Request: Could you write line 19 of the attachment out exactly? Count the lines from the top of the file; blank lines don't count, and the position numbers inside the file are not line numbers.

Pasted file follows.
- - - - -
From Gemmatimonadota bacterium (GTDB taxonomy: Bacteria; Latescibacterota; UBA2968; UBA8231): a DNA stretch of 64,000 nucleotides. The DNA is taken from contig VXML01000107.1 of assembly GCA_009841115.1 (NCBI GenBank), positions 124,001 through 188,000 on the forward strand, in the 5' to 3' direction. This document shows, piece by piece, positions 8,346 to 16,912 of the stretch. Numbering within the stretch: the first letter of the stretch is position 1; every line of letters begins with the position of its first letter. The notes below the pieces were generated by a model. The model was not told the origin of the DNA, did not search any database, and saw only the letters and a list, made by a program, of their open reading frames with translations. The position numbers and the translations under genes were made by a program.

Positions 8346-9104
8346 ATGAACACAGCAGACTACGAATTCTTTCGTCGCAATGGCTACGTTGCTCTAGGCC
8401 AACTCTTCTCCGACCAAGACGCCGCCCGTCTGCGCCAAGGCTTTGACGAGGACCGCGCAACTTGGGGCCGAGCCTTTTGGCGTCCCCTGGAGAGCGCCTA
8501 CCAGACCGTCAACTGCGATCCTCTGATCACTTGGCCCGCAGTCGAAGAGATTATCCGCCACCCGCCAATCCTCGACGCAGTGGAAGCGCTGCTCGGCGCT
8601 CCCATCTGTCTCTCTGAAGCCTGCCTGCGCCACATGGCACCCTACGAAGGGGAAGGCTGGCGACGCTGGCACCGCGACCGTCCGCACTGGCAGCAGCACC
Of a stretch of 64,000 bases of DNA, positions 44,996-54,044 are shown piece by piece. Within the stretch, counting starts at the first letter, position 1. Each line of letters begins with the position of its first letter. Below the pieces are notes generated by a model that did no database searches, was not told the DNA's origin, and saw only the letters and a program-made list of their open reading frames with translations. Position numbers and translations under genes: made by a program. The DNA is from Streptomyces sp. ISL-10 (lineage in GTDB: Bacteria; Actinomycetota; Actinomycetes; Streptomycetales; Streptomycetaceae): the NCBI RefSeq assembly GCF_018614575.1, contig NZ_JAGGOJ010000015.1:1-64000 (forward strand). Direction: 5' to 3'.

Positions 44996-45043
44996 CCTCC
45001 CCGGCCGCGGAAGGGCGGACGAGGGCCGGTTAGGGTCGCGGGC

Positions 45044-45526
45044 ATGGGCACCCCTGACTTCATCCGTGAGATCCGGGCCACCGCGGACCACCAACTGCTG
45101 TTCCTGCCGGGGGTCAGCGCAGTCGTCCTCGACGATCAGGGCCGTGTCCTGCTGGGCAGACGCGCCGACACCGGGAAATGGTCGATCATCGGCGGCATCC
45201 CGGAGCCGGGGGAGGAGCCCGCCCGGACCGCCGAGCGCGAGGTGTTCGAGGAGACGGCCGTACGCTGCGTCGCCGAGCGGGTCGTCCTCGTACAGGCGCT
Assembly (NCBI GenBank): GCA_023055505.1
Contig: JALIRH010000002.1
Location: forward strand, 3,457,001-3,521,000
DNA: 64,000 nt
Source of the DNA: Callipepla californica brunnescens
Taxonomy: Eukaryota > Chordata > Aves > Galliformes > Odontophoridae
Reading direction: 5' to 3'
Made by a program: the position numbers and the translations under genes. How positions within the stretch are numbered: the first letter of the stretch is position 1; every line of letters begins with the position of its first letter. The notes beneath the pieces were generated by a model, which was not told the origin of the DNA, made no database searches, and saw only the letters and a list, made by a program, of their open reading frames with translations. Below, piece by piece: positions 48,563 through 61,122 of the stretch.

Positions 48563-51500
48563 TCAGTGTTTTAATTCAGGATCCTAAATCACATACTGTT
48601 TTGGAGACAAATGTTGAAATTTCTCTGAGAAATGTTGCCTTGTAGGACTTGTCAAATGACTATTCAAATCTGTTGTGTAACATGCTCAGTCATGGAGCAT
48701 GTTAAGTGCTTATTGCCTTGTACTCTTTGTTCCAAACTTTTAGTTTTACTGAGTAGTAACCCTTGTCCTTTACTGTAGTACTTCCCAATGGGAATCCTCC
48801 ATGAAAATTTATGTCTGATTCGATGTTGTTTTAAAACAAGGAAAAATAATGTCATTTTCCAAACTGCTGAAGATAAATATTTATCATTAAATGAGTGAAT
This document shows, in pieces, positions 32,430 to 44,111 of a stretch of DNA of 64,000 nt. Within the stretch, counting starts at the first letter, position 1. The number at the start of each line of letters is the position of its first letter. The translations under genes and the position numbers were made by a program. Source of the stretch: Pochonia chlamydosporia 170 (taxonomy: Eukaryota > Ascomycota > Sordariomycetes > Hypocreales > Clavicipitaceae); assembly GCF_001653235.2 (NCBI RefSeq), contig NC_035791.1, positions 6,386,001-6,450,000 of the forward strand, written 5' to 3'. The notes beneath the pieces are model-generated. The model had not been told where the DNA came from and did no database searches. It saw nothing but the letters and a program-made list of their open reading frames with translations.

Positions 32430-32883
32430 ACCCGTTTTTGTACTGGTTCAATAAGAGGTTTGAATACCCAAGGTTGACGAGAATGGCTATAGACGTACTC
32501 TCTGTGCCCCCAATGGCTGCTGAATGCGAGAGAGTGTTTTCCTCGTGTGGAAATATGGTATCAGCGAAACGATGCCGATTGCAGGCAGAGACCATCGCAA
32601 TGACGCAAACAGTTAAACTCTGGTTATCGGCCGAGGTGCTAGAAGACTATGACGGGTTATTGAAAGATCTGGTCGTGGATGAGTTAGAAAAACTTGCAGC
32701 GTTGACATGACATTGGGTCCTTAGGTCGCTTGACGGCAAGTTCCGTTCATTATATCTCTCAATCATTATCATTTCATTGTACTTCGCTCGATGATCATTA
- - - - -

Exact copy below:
Source of the DNA: Callipepla californica brunnescens